South Korea has taken another step to try and counteract liquidity issues for the United States dollar (USD), with the Ministry of Economy and Finance announcing that it plans to loosen the foreign exchange (forex) liquidity coverage ratio (LCR) for banks.
According to a report from Reuters, the LCR for banks will be relaxed for three months, with the aim to motivate them to supply more dollars into South Korea’s local markets, as COVID-19 continues to create liquidity issues.
In particular, the vice minister of the Ministry of Economy and Finance Kim Yong-beom outlined that the FX LCR will be loosened to 70 percent, down from the current 80 percent. This will be in place until May-end, the news outlet reported.
The measures announced today require banks to hold less of easy-to-sell foreign assets. The vice minister also highlighted that the country’s government expects forex reserves to be temporarily reduced, as some will be used to ease liquidity shortages, Reuters said.
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South Korea continues to address liquidity issues
Earlier this month, the ministry, alongside the Bank of Korea (BOK), announced they would be implementing another measure, which also aims to address the USD shorting in Korea’s local markets.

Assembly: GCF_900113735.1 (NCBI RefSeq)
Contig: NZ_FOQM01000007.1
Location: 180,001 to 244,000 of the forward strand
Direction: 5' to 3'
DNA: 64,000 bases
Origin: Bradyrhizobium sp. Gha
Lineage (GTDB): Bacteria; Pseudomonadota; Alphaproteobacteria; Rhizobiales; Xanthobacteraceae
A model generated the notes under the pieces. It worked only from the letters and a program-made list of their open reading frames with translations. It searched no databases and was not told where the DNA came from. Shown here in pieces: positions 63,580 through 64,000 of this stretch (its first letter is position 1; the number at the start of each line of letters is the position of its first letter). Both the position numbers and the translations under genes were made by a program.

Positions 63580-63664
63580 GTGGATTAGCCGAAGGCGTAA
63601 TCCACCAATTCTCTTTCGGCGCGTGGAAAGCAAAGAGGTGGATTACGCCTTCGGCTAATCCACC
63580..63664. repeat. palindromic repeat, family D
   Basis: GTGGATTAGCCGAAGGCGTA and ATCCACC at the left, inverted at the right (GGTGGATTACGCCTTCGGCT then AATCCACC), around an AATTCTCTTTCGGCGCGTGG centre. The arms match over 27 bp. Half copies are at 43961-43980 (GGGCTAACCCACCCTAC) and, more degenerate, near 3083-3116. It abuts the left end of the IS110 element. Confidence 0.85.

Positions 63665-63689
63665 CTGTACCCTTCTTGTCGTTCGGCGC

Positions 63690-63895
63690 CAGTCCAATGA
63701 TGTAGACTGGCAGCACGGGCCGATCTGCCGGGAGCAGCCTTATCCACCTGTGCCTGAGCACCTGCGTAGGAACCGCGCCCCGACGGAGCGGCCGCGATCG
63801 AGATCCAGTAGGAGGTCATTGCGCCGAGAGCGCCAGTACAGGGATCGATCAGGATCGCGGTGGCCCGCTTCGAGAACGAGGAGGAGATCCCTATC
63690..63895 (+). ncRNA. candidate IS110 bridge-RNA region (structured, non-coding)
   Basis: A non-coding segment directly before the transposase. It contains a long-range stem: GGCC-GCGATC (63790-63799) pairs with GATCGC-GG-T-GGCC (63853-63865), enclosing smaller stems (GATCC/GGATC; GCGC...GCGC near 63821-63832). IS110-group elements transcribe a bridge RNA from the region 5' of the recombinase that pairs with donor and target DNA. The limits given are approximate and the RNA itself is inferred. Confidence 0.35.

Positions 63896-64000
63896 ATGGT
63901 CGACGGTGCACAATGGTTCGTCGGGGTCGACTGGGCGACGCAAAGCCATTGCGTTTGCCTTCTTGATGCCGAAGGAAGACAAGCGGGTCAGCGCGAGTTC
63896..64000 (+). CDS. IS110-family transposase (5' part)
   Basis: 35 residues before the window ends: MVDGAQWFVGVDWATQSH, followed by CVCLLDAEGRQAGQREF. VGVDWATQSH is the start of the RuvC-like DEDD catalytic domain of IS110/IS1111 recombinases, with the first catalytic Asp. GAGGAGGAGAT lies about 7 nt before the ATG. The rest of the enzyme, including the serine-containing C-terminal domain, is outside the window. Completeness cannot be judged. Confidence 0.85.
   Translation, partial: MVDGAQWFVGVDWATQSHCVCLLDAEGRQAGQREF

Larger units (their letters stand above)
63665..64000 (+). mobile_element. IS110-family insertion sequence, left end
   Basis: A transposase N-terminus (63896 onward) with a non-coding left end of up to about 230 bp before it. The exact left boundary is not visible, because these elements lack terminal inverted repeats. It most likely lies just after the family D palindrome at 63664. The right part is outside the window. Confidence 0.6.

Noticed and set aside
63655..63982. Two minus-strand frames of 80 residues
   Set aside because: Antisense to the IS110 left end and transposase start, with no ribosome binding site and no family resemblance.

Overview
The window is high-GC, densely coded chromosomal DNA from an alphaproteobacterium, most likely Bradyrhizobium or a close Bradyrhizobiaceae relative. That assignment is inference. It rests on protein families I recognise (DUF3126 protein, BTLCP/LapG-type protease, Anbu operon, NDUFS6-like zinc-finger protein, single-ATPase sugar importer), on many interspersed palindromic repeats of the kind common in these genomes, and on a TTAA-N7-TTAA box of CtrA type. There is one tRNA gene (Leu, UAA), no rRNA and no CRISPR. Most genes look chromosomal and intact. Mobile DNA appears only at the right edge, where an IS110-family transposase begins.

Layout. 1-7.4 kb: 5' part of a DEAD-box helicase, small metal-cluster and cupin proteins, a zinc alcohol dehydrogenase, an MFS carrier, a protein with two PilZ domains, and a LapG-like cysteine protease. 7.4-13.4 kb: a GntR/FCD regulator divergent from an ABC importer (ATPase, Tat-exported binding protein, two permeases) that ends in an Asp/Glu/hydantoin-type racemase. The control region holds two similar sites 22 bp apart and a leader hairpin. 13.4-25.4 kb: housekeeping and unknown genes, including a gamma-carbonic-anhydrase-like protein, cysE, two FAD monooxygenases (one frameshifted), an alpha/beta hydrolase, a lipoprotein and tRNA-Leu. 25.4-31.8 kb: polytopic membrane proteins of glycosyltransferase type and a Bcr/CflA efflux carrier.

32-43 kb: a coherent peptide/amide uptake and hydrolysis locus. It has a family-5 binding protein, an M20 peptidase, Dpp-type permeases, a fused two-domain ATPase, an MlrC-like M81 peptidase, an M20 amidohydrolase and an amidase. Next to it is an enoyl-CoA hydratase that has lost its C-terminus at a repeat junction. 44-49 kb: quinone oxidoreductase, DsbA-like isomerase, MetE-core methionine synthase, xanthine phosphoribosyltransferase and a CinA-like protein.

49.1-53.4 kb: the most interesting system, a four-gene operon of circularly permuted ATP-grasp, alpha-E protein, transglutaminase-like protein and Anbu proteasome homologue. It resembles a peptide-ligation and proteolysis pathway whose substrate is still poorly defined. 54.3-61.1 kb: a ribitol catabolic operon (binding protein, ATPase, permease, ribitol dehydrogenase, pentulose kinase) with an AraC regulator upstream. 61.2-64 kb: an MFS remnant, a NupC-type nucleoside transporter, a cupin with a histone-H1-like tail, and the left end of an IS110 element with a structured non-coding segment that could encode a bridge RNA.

As Finance Magnates reported, the two authorities said that the cap on foreign currency forward positions that local banks were allowed to hold would be increased to 50 percent of their equity capital from the 19th of March, 2020.
Prior, banks were allowed to hold 40 percent. For foreign banks, the cap was also raised from 200 percent up to 250 percent.
At the time, the South Korean Finance Ministry said that by raising the ceiling, it is expected to help address the mismatches in dollar liquidity in the country’s derivatives markets, as traders increasingly flock to the USD, which is seen as a safe haven currency amid the deepening economic impact of the coronavirus pandemic.